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Azelaic acid modulates the inflammatory response in normal human keratinocytes through PPARgamma activation.

Exp Dermatol. 2010 Jun 2;

Authors: Mastrofrancesco A, Ottaviani M, Aspite N, Cardinali G, Izzo E, Graupe K, Zouboulis CC, Camera E, Picardo M

Please cite this paper as: Azelaic acid modulates the inflammatory response in normal human keratinocytes through PPARgamma activation. Experimental Dermatology 2010. Abstract: Azelaic acid (AzA), a nine-carbon dicarboxylic acid, is an agent for the topical treatment of acne. It has also been shown to be effective in rosacea; however, the mechanism of action has not been clarified. Because inflammation is a common feature of both conditions, we investigated the effects of azelaic acid on the inflammatory response of normal human keratinocytes to ultraviolet B light, which is a photosensitizer agent in rosacea. AzA, at 20 mm, a concentration achievable following topical application of a 15% gel, suppresses ultraviolet B light-induced interleukins-1beta, -6 and tumor necrosis factor-alpha mRNA expression and protein secretion. Mechanistically, azelaic acid significantly reduced the ultraviolet B light-induced nuclear translocation of nuclear factor kB p65 subunit and the phosphorylation of the p38 mitogen and stress-activated protein kinase. Moreover, as peroxisome proliferators-activated receptor gamma, (PPARgamma) which has a crucial role in the control of inflammation, is activated by fatty acids and products of lipid peroxidation, we further investigated the effect of azelaic acid on the expression of this nuclear receptor. AzA induced peroxisome proliferators-activated receptor-gamma mRNA and its transcriptional activity. The PPARgamma antagonist GW9662 abrogated the inhibitory effects of AzA on the UVB-induced pro-inflammatory cytokines release and on the cell proliferation. Our study provides new insights into the molecular mechanisms of the activity of azelaic acid and lands additional evidences for its therapeutic effects on inflammatory skin diseases, such as rosacea.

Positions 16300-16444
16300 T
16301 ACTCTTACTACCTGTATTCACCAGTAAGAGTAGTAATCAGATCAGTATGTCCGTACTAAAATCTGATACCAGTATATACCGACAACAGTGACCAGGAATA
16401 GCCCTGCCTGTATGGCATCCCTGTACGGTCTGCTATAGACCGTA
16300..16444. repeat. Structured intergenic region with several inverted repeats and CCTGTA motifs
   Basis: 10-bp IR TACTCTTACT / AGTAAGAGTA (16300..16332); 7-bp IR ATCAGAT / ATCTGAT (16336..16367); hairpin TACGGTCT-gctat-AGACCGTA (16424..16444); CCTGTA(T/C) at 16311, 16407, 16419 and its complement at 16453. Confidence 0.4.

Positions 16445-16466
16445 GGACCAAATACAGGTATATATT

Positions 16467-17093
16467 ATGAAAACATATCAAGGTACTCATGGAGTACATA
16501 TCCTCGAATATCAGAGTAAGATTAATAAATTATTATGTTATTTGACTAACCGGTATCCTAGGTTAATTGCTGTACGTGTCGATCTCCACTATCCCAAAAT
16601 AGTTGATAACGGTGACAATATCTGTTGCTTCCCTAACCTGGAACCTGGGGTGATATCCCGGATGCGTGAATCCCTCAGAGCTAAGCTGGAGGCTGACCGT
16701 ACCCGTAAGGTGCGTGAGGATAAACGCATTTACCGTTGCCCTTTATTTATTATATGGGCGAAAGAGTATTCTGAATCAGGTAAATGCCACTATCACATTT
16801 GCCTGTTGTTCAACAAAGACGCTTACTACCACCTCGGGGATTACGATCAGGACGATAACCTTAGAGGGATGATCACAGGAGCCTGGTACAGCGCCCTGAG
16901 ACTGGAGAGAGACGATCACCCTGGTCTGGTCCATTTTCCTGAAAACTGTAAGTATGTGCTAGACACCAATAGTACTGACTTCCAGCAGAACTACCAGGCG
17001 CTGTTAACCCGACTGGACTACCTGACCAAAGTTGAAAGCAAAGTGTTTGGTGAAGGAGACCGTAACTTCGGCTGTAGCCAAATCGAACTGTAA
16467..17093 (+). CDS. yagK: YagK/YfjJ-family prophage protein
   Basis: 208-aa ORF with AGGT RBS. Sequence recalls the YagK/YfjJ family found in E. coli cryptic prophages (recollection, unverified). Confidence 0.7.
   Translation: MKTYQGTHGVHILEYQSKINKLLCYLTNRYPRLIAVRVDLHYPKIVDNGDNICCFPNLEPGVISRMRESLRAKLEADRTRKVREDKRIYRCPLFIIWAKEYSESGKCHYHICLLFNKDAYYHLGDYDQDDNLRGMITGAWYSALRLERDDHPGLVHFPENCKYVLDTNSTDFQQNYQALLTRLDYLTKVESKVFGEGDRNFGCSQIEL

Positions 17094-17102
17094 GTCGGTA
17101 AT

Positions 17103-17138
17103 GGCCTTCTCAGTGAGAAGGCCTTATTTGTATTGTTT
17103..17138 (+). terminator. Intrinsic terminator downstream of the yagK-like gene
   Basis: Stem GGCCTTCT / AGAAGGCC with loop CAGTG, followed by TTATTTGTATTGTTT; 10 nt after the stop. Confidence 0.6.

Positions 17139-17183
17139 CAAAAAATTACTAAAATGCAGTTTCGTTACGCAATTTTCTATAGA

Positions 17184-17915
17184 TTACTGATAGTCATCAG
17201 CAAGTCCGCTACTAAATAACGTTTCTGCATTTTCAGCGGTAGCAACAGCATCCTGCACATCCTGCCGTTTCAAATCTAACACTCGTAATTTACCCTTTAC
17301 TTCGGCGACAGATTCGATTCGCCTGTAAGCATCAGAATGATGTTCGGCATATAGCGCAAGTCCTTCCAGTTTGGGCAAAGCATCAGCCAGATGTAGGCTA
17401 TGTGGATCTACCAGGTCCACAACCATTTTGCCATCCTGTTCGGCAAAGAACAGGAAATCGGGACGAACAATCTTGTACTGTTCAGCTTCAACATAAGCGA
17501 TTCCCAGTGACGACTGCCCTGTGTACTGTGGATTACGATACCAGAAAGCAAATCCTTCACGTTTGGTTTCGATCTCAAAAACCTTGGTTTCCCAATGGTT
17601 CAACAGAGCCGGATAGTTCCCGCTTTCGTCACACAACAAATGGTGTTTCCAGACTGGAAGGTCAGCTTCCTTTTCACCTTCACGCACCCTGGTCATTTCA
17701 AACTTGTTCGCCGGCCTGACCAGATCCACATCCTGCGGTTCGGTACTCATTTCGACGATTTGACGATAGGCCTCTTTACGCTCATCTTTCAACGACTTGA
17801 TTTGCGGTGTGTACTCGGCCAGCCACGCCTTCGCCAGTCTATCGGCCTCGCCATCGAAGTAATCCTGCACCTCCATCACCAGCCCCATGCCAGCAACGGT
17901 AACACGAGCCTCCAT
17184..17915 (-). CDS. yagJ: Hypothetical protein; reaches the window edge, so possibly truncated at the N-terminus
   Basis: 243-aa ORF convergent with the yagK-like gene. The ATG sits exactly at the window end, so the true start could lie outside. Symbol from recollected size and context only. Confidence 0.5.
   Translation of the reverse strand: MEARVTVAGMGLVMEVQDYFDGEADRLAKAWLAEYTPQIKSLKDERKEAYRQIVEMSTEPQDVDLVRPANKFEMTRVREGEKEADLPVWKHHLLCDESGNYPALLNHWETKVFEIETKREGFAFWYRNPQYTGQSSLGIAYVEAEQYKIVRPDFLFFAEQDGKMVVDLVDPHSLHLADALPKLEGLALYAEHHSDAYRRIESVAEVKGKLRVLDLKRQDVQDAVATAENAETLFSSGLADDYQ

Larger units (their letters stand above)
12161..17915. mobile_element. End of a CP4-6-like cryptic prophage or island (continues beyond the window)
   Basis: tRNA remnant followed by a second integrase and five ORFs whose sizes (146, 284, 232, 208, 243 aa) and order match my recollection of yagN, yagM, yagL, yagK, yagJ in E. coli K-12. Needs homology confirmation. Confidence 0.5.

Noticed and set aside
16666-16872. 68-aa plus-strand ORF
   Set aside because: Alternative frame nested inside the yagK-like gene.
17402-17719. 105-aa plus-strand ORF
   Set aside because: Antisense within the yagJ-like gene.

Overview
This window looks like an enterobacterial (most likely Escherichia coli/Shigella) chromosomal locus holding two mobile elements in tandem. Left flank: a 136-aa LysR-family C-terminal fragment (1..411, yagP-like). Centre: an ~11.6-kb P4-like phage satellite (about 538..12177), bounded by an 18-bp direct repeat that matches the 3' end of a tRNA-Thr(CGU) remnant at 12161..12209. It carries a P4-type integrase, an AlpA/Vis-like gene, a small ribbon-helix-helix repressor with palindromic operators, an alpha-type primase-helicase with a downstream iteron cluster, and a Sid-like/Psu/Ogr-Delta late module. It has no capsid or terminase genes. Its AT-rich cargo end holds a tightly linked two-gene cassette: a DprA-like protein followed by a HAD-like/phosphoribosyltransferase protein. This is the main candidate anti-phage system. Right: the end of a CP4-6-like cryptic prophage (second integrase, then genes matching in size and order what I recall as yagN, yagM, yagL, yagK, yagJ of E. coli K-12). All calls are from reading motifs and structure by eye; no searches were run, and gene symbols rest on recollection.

PMID: 20545756 [PubMed - as supplied by publisher]

http://www.ncbi.nlm.nih.gov/entrez/query.fcgi?tmpl=NoSidebarfile&db=PubMed&cmd=Retrieve&list_uids=20545756&dopt=Abstract = URL to article

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